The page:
The Dio does not come with features like an under-seat light, an external fuel-lid or a cell phone charging socket; even the side stand is not a part of standard equipment. But what it can offer is swift acceleration and manoeuvrability, and head-turning styling. It also comes with ‘Tuff-up’ tubeless radials, which reduce the chances of landing a puncture, and the tyres deflate slowly even if they do get punctured. You can get around 42-43 kilometres to the litre from the Dio, depending on how you ride, and is available in five different colour options at an ex-showroom (Delhi) price of Rs 43,925.

Yamaha Ray

Yamaha Ray isn’t the first scooter to be marketed as a product made especially for women. In fact, with the female-oriented marketing for many scooters like the TVS Scooty Pep, I personally knew many people who had come to a point where they called all of these two-wheelers as “ladies’ scooters”.

But now, a majority of the scooters are being promoted as unisex. And that made me wonder why Yamaha is being gender specific. Because when I saw the first product shots, I thought the design would sit just fine with both men and women. After all, some of the design elements like the front headlamp and apron looked a bit like the Honda Dio’s, which is doing fine with both boys and girls.

And then, I sat on the actual product and realised that some of the gender-biased marketing made sense. The Ray isn’t what you would call a big scooter, like the TVS Wego, Honda Dio or the Suzuki Swish. In fact, it looks only slightly larger than the Scooty Pep. Though, it is a much better finished product than any in the segment.

We at Smartbuy couldn’t help but notice that a scooter with plastic all over has been so well designed, with each element making sense. The front panel has the big, clear headlamp and turn-indicators encased in it, and an aerodynamic body colour handle faring and front fender are part of the fascia. The big, clear instrument cluster is well finished and quite attractive.

Right behind it is the footboard area, which is quite slim for any scooter. Now this might be a good thing, for quickly putting the foot down in slow moving traffic, without having to put the feet too much outside the body width. But this can also turn out to be a little inconvenient for tall riders, or riders with big feet, for the small space can be a wee bit cramped.

Luckily, Yamaha has provided recesses in the front panel and extended the faring a little inwards to shield your feet from mud to any harm. Also, two cubby holes and a strong hook under the handle bar turned out to be quite useful to keep titbits or a small water bottle.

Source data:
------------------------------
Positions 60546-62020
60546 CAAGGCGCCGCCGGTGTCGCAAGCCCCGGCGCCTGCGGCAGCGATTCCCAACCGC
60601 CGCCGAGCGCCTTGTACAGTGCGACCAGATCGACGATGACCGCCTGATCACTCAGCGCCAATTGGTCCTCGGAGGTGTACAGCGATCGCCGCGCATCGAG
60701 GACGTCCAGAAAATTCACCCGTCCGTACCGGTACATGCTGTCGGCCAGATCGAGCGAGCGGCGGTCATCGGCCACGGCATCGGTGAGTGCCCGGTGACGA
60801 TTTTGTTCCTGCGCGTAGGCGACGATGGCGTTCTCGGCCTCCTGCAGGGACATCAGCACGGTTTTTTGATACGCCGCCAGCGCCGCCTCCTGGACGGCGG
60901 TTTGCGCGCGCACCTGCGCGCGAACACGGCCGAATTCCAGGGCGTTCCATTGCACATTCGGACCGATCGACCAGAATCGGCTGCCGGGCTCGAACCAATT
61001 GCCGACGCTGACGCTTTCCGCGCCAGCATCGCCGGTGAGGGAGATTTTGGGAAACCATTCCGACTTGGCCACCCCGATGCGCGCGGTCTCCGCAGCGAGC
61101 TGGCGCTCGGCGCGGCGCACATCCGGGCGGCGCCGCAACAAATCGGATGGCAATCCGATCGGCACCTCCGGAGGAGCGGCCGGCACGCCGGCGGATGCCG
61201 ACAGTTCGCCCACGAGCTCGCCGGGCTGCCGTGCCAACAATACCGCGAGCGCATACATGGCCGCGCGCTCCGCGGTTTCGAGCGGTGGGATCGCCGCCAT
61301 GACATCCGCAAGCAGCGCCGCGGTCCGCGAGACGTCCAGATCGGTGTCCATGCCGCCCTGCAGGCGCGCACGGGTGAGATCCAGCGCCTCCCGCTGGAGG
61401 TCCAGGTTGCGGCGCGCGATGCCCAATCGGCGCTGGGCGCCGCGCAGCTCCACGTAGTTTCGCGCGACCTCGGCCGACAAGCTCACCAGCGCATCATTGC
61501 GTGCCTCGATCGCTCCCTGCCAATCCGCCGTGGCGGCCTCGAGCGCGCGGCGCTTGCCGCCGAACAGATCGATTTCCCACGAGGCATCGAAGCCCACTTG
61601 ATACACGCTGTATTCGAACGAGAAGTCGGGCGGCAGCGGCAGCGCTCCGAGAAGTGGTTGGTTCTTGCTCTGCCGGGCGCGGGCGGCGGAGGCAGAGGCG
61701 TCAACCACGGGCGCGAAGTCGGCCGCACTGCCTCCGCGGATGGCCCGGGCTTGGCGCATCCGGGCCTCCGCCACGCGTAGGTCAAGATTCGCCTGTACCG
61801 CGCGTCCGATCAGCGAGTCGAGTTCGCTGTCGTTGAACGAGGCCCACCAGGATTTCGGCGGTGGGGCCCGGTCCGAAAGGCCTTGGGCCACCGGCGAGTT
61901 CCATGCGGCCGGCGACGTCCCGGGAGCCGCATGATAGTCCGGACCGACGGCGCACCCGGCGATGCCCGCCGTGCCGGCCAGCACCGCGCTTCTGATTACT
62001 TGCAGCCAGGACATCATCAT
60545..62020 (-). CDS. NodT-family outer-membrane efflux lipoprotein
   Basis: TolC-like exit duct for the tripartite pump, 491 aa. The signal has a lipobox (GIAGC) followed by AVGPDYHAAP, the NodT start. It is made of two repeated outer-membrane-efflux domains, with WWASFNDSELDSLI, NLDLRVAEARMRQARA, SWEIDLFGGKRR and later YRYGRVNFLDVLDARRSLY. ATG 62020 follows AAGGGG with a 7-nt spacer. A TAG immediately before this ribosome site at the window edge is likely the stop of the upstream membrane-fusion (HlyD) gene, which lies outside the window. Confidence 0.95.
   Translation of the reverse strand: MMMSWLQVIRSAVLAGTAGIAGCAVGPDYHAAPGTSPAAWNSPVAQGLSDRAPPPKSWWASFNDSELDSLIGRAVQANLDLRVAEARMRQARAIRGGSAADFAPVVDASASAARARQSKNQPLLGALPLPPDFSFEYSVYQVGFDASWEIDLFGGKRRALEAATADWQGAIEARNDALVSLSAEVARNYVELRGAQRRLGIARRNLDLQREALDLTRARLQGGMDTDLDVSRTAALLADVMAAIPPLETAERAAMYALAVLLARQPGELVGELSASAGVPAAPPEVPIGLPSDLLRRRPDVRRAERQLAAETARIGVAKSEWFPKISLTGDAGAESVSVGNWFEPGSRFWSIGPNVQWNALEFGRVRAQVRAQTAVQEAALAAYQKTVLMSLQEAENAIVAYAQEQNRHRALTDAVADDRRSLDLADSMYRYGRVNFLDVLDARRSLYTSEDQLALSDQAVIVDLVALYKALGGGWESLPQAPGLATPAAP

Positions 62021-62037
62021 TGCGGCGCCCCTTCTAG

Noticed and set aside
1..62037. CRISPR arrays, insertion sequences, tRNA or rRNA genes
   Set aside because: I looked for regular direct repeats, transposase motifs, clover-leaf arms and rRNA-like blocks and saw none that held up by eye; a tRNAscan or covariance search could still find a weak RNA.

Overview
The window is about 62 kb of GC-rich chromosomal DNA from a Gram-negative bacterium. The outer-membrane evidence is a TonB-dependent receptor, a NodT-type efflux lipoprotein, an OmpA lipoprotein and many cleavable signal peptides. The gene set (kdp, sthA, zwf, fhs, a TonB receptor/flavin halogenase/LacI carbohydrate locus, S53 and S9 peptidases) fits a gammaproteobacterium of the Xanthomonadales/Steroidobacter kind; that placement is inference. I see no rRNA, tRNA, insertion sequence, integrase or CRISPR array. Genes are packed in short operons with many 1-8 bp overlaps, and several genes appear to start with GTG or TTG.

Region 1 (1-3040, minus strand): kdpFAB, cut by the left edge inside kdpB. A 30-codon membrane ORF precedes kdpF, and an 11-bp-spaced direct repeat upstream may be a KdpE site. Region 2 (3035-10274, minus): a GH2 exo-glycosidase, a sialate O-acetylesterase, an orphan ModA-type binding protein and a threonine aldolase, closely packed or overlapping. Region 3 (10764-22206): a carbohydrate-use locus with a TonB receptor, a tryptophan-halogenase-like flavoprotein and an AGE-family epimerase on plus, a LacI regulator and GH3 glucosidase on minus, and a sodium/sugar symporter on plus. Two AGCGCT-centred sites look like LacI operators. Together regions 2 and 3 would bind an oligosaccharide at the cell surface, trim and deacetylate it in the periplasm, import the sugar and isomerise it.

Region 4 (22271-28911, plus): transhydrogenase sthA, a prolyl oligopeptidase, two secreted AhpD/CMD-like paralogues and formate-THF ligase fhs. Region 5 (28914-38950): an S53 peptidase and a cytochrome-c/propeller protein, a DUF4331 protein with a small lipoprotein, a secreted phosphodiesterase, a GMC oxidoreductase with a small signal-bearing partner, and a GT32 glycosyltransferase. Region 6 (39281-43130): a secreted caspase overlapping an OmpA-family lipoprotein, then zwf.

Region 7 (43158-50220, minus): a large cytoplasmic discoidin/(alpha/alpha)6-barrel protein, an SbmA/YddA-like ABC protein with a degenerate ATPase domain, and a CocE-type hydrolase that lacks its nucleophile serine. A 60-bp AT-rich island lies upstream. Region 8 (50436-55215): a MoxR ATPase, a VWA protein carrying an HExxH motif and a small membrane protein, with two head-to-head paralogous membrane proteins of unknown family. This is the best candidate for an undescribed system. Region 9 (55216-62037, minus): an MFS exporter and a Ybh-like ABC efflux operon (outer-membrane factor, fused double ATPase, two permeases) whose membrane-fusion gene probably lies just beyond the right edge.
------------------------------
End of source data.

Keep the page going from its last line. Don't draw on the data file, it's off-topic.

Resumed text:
The seat is quite low slung, with a seat height of 760mm – even riders of a smaller build can keep their feet flat on the ground at a stop. But the low slung seat, coupled with a slimmer body width, means there is not so much space under the seat as we would expect. The under seat storage box can fit 15.5 litres of whatever you wish to fill it with, but as the body is narrow, a full face helmet cannot fit in, and a biggish half face helmet would squeeze in only after a lot of effort.

But overall, the seating is quite comfortable for both rider and pillion, and retractable foot pegs offer ample space for the pillion rider’s feet. A big, sturdy grab rail is also available for the pillion if the rider decides to open up the throttle.

The Ray is powered by a 113cc motor, that churns out 7.1PS (7bhp) @ 7,500rpm, and a peak torque of 8.1Nm @ 5,000rpm. On paper, these numbers look powerful enough for a scooter of Ray’s proportions. Moreover, it comes from the Yamaha stable, and has high acceleration in its DNA. But when we rode the Ray, this turned out to be a slightly dormant gene.

On the straights, the Ray lost to the Dio in a drag race. Being a Yamaha, I expected it to pull faster, but it didn’t. Also, I could somehow feel that the Ray struggled to pull a little bit after 55kmph with a pillion rider. This was not the case with the Dio and the Swish, with the same set of rider and pillion.

The ride quality, however, was best among the three we tested. A good telescopic suspension on the front and a unit-swing at the rear soaked up bumps pretty well. The Ray turned out to be quite efficient in weaving in and out of traffic. It still isn’t as manoeuvrable as the Dio as the latter has a shorter wheel base (1238mm, the Ray’s wheelbase measures 1270mm). But the weight is well distributed without any obvious bias, which made cornering a breeze.

Braking is achieved by 130mm drums on both front and rear, which are probably the best among all three. Also, the brake levers aren’t too hard, like I found to be the case with the Honda Dio.